A place to relax, enjoy some coffee and cookies, and explore ideas about our physical universe... for science and non-science types!
Ithaca College has signed the American College and University Presidents Climate Commitment (ACUPCC), a pledge to produce a plan (by September 2009) for the campus to go “carbon neutral” by completely mitigating our greenhouse gas emissions. Signed by 582 colleges and universities across the country, the pledge commits us to model ways to eliminate global warming emissions and provide the knowledge and the educated graduates to achieve climate neutrality.
This session of the Physics Café will frame Ithaca College's efforts to achieve climate neutrality. Stan Wrzeski will review the process by which Ithaca College will sort through it's options, delineating key trade-offs that will be part of the discussion. Low-carbon technologies and strategies employed on other campuses will be explored for their potential in Ithaca.
Stan Wrzeski manages the interdisciplinary team of consultants helping Ithaca College develop a plan to achieve carbon neutrality. He has three decades of industry experience in the public sector, private sector and academe, packaging numerous broad public/private partnerships to explore state-of-the-art design and technology innovations. As a building scientist, he’s had one foot in the architectural realm and the other in engineering. Both educator and entrepreneur, he works the interstitial spaces among professions, effecting cross-disciplinary collaborations that are critical to the evolving field of sustainable design. Stan is also a member of the team helping Cornell University develop its climate action plan.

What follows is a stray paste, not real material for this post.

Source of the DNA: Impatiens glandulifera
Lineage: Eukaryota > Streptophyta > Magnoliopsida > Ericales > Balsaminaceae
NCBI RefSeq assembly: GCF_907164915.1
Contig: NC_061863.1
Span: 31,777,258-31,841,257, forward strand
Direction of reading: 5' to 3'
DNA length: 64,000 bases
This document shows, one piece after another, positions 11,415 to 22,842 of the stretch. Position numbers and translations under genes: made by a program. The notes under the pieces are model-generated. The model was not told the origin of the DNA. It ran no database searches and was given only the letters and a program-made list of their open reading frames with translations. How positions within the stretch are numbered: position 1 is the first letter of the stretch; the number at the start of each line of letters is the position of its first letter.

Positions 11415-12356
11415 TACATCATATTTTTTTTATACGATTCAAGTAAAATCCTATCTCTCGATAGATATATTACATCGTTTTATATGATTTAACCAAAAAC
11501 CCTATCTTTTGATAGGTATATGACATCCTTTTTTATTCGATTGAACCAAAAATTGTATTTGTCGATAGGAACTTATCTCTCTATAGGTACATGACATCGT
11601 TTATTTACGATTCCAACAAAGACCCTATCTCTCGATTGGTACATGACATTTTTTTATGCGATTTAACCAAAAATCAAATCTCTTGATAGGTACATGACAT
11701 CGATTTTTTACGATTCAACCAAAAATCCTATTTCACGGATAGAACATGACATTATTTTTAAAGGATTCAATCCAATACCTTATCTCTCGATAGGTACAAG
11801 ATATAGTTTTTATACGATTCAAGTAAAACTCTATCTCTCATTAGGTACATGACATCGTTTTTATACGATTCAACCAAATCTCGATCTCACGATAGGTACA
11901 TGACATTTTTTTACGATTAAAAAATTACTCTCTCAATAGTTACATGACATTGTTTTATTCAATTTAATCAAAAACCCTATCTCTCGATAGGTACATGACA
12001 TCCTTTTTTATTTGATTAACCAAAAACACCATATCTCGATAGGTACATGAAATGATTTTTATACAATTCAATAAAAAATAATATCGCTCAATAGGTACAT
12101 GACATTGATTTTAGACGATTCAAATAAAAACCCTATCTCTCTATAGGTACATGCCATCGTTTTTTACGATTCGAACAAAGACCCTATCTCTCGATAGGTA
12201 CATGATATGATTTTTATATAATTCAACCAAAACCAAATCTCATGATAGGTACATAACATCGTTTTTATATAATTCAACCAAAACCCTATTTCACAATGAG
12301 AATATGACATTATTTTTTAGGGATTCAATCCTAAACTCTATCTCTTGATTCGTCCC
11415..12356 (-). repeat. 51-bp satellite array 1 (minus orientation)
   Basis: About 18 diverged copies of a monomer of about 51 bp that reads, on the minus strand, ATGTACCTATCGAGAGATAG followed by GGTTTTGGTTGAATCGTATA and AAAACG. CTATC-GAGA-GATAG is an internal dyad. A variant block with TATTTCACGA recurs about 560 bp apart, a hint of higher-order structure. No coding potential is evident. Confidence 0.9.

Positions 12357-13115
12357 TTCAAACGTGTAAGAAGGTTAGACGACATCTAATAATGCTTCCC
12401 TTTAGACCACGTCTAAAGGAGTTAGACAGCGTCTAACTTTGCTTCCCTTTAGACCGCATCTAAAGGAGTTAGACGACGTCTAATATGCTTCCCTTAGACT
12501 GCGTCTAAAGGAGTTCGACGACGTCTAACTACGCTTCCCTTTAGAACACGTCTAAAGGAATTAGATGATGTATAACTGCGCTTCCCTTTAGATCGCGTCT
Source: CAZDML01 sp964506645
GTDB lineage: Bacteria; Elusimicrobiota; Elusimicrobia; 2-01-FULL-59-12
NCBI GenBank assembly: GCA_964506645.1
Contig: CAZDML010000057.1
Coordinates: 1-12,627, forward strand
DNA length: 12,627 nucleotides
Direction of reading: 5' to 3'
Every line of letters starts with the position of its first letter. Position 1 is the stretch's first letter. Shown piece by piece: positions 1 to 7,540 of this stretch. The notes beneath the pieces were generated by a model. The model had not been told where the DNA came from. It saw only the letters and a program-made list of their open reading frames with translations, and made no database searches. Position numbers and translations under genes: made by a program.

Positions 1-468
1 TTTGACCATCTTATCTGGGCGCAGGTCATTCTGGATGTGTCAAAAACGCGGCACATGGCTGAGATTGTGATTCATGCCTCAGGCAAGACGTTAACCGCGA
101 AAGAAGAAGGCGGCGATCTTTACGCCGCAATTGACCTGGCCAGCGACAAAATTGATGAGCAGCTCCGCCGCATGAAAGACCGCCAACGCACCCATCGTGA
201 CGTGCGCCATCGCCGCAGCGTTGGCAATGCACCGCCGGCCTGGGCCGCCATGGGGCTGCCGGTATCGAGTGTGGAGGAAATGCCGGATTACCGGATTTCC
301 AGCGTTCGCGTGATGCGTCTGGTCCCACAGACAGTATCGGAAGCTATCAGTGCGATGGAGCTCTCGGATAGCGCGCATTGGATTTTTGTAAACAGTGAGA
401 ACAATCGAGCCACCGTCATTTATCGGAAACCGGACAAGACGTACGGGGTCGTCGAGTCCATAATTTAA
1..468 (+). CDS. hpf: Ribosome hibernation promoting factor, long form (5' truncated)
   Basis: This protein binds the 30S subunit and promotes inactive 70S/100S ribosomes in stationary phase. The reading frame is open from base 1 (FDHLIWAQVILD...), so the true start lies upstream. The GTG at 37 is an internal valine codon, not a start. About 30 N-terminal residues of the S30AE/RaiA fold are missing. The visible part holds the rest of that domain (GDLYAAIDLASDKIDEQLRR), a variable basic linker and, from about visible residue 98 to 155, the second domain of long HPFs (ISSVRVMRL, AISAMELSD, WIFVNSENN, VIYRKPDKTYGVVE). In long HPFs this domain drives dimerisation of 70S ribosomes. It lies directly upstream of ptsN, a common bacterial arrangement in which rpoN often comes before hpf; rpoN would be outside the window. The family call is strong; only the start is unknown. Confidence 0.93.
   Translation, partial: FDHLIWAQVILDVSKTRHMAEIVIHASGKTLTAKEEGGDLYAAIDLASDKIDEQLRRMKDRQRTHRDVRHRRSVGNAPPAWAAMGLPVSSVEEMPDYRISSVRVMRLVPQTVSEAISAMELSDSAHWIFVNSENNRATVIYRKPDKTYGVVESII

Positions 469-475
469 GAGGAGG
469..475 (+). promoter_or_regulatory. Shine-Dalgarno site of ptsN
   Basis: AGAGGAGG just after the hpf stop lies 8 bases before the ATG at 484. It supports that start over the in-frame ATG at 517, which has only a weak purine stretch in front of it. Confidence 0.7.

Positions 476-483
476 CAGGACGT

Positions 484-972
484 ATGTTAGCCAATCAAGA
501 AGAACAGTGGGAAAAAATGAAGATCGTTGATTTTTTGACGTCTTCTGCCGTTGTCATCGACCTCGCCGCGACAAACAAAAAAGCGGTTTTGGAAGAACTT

Achieving Carbon Neutrality: It is our choices
The Physics Café is a campus-wide lecture series sponsored by the Physics Department of Ithaca College. The idea is to grab and hold the attention of science and non-science majors by offering talks on exciting and accessible current topics in physics. Past Café lectures have featured the time-warping properties of black holes, the exploration of planet Mars, the communication of elephants, and remote sensing of archaeological sites. The talks are presented in a café environment, where coffee is served and students and physicists can informally discuss new ideas.
The Physics Café regularly draws between 100 and 250 students from IC, so together with the 200-300 teachers from the Bureau event, we expect to attract a total audience of around 300 to 550 people.
Each talk in the Physics Café series is presented by a world-class expert. These speakers are known for their abilities to communicate with non-scientific audiences, and have won awards for their efforts to engage the public in our search for a physical understanding of the Universe.
The lecture is free and open to the public. There are no pre-requisites! No requirements! Everyone is welcome! Starbucks coffee (caffeinated and decaf.) will be served, along with cookies and biscuits. An informal talk-back session with the speaker will immediately follow the presentation.
Contact: Professor Beth Ellen Clark
|Read about former Physics Café Talks here:|
|2007-2008: Searching for Extra-terrestrial Life: Molecules, UFOs, and Little Green Men|
|2006-2007: Superstring Theory: The DNA of Reality?|
|2005-2006: Visualizing Complex Electronic Quantum Matter - A Voyage of Exploration and Discovery|
|2004-2005: Whose Line is it Anyway? -- How We Know that Space and Time are Curved|
|Fall 2004: Seeing Beneath the Soil|
|Spring 2004: The Elephant Seismic Project|
|Fall 2003: Black Holes: Small, Medium, and Huge|
|Spring 2003: Mars Mission|
|Read the Press Releases about the Physics Cafe here:|
September 08, 2003
August 25, 2003
February 03, 2003
January 01, 2003